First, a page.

I'm not sure what made me think of this story today, but I was musing about exercise, and about how my cabin fever has reached such a ridiculous intensity that I am more than willing to ignore the arctic cold and walk outside. I suppose this led me to the fact that I haven't been to the gym lately. So there you go, in this way I was confronted with my somewhat storied relationship with treadmills.
When I lived in New Jersey I belonged to a gym I really liked. Mostly because it wasn't a neon-mirrored singles-bar with juice, freeweights, and fake tans; there were people there of all ages, shapes and sizes and everyone was cool with that. Not that everyone was cool. I shared my time there with a man who apparently lived by the less well-known credo 'exercise like no one is horrified', He wore these skin tight, gray cottony shorts that are apparently meant to be worn UNDER another pair of shorts to minimize junk jiggle, not worn by themselves so we could all watch his barely restrained mantools dance in the mirror. We're talking ballet-inappropriate frontage.
Captain Grapesmuggler might have been ignorable if he didn't have one other problem. He sweated profusely the entire time he ran. This may not have bothered the rest of us if the treadmills weren't so close together. Or so close to the mirror. Or if he didn't run a HARD EIGHT MILES every time he came in. At least he was polite enough to swab his bodily spin art off the mirror and the 'mill when he was done. Still, no one wanted to be next to him and absorb the flingback.
One day I walked out of the locker room to be confronted with a worst case scenario. There were six treadmills. Four people occupied the ones from the right hand side, there was an empty buffer treadmill, and Captain G was swinging, sweating, and flailing away at the other end. I got four sympatheic glances in the mirror as I took my place in the splatter zone.
Because a back room was being renovated, the 'mills, as well as a row of exercise bikes and rowing machines, were located on the periphery of a room that had an aerobics class in the middle. It was a bit of a tight squeeze but it was temporary so no one really minded. I got my music on, ramped up my speed, and hung a (mostly ineffective) towel on the left side of the treadmill, all in an attempt to block out what was happening on that side and focus on my own workout. I was successful for a while. About thirty minutes along the familar BAM BAM BAM of the Captain sprinting full-out began to overwhelm both the aerobics instructor behind me and the Metallica in my headphones. Unconsciously I moved over just a bit to my right. What happened next happened very fast.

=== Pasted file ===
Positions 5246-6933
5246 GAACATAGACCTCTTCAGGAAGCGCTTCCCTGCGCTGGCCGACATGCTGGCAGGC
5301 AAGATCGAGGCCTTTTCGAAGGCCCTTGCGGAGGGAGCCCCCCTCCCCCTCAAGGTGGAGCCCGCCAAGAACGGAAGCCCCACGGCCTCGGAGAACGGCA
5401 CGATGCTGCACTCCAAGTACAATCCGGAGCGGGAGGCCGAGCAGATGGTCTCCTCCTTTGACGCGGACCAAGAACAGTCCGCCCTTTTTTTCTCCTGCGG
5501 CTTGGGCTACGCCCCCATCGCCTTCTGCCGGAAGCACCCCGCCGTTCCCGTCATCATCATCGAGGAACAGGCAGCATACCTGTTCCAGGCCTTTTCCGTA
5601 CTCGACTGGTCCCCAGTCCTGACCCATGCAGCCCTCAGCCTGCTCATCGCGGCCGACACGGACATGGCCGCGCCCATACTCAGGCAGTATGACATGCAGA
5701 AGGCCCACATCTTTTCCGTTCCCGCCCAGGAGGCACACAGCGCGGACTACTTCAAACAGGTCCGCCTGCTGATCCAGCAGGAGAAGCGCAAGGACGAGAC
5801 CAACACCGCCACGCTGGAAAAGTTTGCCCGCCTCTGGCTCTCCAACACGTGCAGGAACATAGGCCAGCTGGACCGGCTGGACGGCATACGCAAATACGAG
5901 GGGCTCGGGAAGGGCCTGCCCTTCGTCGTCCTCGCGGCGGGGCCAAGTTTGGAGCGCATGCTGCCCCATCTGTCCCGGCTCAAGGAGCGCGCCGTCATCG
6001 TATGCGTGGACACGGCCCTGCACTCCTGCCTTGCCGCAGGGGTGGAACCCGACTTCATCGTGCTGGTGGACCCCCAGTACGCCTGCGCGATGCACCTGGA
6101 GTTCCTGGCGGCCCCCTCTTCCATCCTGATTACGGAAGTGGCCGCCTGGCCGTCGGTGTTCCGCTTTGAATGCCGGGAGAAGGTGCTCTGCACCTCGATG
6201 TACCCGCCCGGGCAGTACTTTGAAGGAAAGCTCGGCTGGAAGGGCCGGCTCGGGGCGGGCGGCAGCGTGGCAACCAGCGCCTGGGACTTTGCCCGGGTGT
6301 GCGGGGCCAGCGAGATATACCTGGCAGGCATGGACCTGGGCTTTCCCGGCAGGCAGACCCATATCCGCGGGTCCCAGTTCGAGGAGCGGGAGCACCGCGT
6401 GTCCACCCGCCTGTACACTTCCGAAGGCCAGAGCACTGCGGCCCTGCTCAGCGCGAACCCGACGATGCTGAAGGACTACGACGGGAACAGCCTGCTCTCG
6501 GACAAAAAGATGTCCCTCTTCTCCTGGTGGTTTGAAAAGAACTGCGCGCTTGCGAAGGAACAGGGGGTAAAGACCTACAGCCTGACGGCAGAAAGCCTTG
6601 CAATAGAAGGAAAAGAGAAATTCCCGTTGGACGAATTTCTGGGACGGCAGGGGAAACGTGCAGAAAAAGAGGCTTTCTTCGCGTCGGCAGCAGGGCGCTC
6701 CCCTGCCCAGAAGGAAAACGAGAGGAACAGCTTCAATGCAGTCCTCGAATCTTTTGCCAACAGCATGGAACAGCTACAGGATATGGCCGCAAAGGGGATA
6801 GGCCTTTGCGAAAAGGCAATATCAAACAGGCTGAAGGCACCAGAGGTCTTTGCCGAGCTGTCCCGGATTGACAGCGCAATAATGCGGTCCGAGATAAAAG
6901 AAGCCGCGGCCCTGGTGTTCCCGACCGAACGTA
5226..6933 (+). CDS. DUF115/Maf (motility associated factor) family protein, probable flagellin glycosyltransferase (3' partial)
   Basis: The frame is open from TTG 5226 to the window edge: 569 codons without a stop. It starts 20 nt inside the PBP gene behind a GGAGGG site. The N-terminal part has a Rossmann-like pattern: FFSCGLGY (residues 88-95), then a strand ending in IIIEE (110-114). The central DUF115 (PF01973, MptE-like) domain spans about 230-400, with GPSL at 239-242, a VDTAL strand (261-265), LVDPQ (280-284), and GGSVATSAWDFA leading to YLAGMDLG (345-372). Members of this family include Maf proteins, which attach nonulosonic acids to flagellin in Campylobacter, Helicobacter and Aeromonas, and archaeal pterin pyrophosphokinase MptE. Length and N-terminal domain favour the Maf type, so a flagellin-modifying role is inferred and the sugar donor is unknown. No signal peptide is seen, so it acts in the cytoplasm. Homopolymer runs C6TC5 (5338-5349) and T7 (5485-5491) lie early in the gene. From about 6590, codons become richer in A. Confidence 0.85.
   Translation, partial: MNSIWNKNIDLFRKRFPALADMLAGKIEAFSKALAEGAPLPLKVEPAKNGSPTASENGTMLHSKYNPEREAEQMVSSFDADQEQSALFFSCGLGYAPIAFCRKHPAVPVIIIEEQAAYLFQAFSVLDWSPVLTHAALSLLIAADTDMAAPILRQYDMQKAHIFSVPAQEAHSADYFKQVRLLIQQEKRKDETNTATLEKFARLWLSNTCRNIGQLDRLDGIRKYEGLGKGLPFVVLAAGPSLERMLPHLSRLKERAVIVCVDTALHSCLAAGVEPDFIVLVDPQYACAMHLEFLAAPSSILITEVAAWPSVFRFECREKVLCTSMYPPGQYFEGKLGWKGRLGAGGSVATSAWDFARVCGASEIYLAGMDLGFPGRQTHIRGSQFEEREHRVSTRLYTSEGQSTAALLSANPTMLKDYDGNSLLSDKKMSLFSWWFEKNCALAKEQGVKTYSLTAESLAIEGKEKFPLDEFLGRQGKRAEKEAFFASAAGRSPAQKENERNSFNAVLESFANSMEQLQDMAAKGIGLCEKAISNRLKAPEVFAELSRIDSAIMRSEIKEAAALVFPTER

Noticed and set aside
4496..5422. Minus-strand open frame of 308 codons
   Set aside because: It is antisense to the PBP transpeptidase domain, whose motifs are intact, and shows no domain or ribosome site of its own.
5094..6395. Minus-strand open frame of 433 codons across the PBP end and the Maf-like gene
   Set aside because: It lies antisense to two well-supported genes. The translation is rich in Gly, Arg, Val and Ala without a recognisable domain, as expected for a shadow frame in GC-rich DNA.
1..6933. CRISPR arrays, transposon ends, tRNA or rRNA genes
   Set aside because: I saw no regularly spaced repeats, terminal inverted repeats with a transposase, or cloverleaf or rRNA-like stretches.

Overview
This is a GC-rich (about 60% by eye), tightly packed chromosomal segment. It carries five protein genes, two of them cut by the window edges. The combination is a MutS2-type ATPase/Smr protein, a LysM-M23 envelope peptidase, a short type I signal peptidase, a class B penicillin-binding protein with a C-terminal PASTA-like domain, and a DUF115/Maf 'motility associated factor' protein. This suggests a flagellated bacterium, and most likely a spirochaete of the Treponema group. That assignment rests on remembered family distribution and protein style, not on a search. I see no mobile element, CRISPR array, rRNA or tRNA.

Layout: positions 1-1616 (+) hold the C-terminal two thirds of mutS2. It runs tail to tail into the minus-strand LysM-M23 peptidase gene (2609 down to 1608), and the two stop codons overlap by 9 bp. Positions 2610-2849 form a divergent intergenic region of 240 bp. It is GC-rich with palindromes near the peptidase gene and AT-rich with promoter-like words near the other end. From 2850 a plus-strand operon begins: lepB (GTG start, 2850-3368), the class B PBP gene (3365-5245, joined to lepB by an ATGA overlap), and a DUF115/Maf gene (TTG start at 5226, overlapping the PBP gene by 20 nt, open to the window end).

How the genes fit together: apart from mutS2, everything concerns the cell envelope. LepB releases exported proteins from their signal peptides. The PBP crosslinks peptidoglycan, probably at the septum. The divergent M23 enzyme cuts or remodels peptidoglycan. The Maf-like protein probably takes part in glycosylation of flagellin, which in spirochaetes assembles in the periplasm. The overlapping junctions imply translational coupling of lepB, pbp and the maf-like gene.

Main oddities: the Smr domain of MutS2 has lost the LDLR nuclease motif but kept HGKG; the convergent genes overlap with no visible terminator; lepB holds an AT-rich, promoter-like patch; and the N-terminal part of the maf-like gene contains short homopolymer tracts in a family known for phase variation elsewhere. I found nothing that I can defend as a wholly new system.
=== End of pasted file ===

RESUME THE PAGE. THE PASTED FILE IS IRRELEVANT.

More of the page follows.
Apparently, my foot came down 80% on the actual treadmill belt and 20% on the grippy footrest on the side. 20% of grippy footrest is apparently just enough to bring your foot to a complete and sudden stop, which is, apparently, enough to make you fall down. In the split second before I fell I calmly reasoned that the belt would not move if I was sitting on it, and even if it did, it would do so gently. This was incorrect. You see, a treadmill set at 4 miles per hour moves at 4 miles per hour whether you are on your feet or collapsed in a heap. I was not gently moved to the end of the belt like a bag of apples at the grocery store. I was violently ejected into the back row of the aerobics class, where I took a lady out like I was shooting bottles at a carnival.
I hear stories about people being in a fugue state, where they literally disconnect from life as they know it and function in a separate reality. I think I know what that is like. I had nasty rugburn, I had the wind knocked out of me, but a voice from my past spoke up, my twelve-year-old gym class self. She said, "If you go in the locker room now, they'll laugh at you." I agreed. I got up, helped the aerobics lady restack her step (I'd have a pretty bruise from landing on that, a few days later), and I GOT BACK ON THE TREADMILL. And I went another half hour. I don't know if I earned the respect of my fellow exercisers, but I can tell you that the Captain was undeterred, through it all he pounded on his noisy, sweaty, vaguely obscene road to imaginary victory.